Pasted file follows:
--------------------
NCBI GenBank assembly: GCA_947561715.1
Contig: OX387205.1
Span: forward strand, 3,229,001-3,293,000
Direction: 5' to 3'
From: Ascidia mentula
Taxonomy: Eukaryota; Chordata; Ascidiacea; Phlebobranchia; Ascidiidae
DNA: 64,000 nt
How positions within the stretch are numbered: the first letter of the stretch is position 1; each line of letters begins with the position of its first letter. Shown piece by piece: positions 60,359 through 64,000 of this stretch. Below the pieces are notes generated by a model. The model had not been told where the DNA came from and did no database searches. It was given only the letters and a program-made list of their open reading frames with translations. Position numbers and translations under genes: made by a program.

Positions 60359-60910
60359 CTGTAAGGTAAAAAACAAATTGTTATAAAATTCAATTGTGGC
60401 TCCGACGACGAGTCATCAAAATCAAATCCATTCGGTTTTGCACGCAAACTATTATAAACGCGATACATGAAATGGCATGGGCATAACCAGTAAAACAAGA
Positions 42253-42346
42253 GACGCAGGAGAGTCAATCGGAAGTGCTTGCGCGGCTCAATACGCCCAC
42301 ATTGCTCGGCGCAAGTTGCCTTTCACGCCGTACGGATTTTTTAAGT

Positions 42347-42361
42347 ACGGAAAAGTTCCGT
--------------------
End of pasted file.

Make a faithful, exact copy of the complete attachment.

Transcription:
NCBI GenBank assembly: GCA_947561715.1
Contig: OX387205.1
Span: forward strand, 3,229,001-3,293,000
Direction: 5' to 3'
From: Ascidia mentula
Taxonomy: Eukaryota; Chordata; Ascidiacea; Phlebobranchia; Ascidiidae
DNA: 64,000 nt
How positions within the stretch are numbered: the first letter of the stretch is position 1; each line of letters begins with the position of its first letter. Shown piece by piece: positions 60,359 through 64,000 of this stretch. Below the pieces are notes generated by a model. The model had not been told where the DNA came from and did no database searches. It was given only the letters and a program-made list of their open reading frames with translations. Position numbers and translations under genes: made by a program.

Positions 60359-60910
60359 CTGTAAGGTAAAAAACAAATTGTTATAAAATTCAATTGTGGC
60401 TCCGACGACGAGTCATCAAAATCAAATCCATTCGGTTTTGCACGCAAACTATTATAAACGCGATACATGAAATGGCATGGGCATAACCAGTAAAACAAGA
Positions 42253-42346
42253 GACGCAGGAGAGTCAATCGGAAGTGCTTGCGCGGCTCAATACGCCCAC
42301 ATTGCTCGGCGCAAGTTGCCTTTCACGCCGTACGGATTTTTTAAGT

Positions 42347-42361
42347 ACGGAAAAGTTCCGT